“Both sides should negotiate rather than build barriers,” he declares.

How electromobility is evolving in Slovakia

According to Krizansky, Slovakia is considered “more developed” in terms of charging infrastructure. 

It boasts over 2,000 public charging points, a 47 per cent increase from the previous year across more than 800 locations, developed at least in terms of the proportion of charging stations to vehicles.

However, the adoption of BEVs on the roads is slower compared to Western Europe.

In April, as reported by the European Automobile Manufacturers’ Association (ACEA), just 229 new zero-emission cars were registered, a 30.9 per cent increase from the same period last year, but still a low number.

Conversely, Slovakia is advanced in EV production, with the country’s original equipment manufacturers (OEMs) producing electric cars. 

In 2023, all four OEMs manufactured electrified vehicles, with Volkswagen reaching the highest share, at some 28 per cent of EVs out of its production capacity.

By 2026, a fifth OEM, Volvo Cars, will launch its new site in Slovakia with 250 thousand EVs annually.

“The adoption of BEVs on the roads needs to be much faster, and we need to develop more charging infrastructure, particularly on highways, to enable seamless long-distance traveling,” Krizansky asserts.

”This is happening, but not fast enough,” he adds.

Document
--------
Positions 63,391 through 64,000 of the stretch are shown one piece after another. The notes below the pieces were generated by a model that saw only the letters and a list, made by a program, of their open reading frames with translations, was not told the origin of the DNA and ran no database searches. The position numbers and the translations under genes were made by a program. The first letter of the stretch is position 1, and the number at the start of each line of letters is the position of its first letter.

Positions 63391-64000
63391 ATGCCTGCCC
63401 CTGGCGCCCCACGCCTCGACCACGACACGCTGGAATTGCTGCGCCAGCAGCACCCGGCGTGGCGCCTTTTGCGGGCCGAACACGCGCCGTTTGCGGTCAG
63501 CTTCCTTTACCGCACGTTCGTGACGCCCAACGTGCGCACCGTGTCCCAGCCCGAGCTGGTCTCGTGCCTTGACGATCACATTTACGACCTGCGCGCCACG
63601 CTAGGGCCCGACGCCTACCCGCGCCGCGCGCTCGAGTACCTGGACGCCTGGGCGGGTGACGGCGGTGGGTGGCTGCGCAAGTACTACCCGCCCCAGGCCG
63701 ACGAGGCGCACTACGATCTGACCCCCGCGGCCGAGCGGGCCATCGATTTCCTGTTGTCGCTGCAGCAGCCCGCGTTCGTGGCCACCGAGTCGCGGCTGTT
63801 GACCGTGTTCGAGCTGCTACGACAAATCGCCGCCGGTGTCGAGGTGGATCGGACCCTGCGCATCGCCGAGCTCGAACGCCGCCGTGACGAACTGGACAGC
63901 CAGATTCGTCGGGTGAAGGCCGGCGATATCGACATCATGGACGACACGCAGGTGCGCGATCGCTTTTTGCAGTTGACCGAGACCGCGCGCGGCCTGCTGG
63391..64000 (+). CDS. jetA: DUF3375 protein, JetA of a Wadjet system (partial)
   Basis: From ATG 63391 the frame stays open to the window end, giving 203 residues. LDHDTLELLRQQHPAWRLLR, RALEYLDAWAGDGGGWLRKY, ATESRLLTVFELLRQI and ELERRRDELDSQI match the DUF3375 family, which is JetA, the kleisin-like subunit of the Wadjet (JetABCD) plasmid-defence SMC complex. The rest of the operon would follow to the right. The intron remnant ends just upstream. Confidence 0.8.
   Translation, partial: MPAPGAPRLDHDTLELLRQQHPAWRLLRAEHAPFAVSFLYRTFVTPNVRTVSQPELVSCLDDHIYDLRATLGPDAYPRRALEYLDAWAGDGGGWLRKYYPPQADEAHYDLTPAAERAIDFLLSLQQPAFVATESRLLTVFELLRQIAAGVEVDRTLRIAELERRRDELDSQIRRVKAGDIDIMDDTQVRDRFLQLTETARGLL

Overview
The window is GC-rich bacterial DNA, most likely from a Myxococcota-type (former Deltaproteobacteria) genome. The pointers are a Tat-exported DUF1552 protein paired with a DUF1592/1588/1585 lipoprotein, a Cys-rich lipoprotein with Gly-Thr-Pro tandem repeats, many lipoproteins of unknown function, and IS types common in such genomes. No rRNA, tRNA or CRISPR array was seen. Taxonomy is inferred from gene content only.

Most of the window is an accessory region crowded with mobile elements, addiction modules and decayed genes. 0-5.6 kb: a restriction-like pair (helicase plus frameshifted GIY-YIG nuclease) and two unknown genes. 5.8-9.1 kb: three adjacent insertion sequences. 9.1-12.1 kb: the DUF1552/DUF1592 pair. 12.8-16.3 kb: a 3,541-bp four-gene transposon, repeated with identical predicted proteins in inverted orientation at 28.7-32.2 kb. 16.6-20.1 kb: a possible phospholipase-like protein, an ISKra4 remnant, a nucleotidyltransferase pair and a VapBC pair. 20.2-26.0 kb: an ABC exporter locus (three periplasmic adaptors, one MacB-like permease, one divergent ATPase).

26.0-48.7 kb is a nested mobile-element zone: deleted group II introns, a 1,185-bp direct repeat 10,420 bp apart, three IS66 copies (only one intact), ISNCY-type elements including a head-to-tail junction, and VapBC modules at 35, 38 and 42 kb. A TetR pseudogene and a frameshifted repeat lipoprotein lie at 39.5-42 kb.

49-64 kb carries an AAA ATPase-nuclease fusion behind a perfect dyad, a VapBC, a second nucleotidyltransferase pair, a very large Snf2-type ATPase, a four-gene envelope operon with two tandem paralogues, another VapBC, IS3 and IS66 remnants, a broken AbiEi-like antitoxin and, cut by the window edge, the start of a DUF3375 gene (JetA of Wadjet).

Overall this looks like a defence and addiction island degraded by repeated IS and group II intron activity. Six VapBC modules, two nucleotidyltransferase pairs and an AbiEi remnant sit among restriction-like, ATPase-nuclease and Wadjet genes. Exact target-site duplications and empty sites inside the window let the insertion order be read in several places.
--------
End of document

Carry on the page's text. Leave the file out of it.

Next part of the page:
Overall, Slovakia has already met the initial capacity target of the EU’s Alternative Fuels Infrastructure Regulation (AFIR) and currently exceeds the necessary capacity. 

Krizansky mentions that they are working with the Ministry of Economy on deploying thousands of new charging stations, including those for high-power charging on the highways, aiming to meet targets by 2025 or 2026

There is no specific program for subsidies for electric car purchases at this time, but SEVA is in discussions with the government to launch one.

SEVA’s journey in sustainability

Founded in 2012, SEVA is the voice of the electric mobility industry in Slovakia, currently boasting over 70 members.

They foster relationships among members and focus on four pillars: data collection, advocacy, media campaigns, and networking.

Now, what projects are they currently working on?

In terms of advocacy, the association focuses on charging infrastructure, implementing grants for cities and businesses, and developing points on highways.

In collaboration with the Ministry of Economy, they support deploying thousands of stations over the next two years.

They also review regulatory areas and propose changes to electric mobility laws, aiming to drive the development and transformation of the industry.

Additionally, they examine investments in batteries and support suppliers affected by the transition to electromobility, assisting in the transformation and collaborating on innovations with the companies.

Moreover, they are involved in cross-border projects focusing on transforming the automotive industry with a particular focus on SMEs.

Finally, they conduct media work and promotions for partners and advocate for electric sustainable vehicles through diverse tools including SEVA-organized certification of the E-mobility Friendly Companies (SEVA ELF).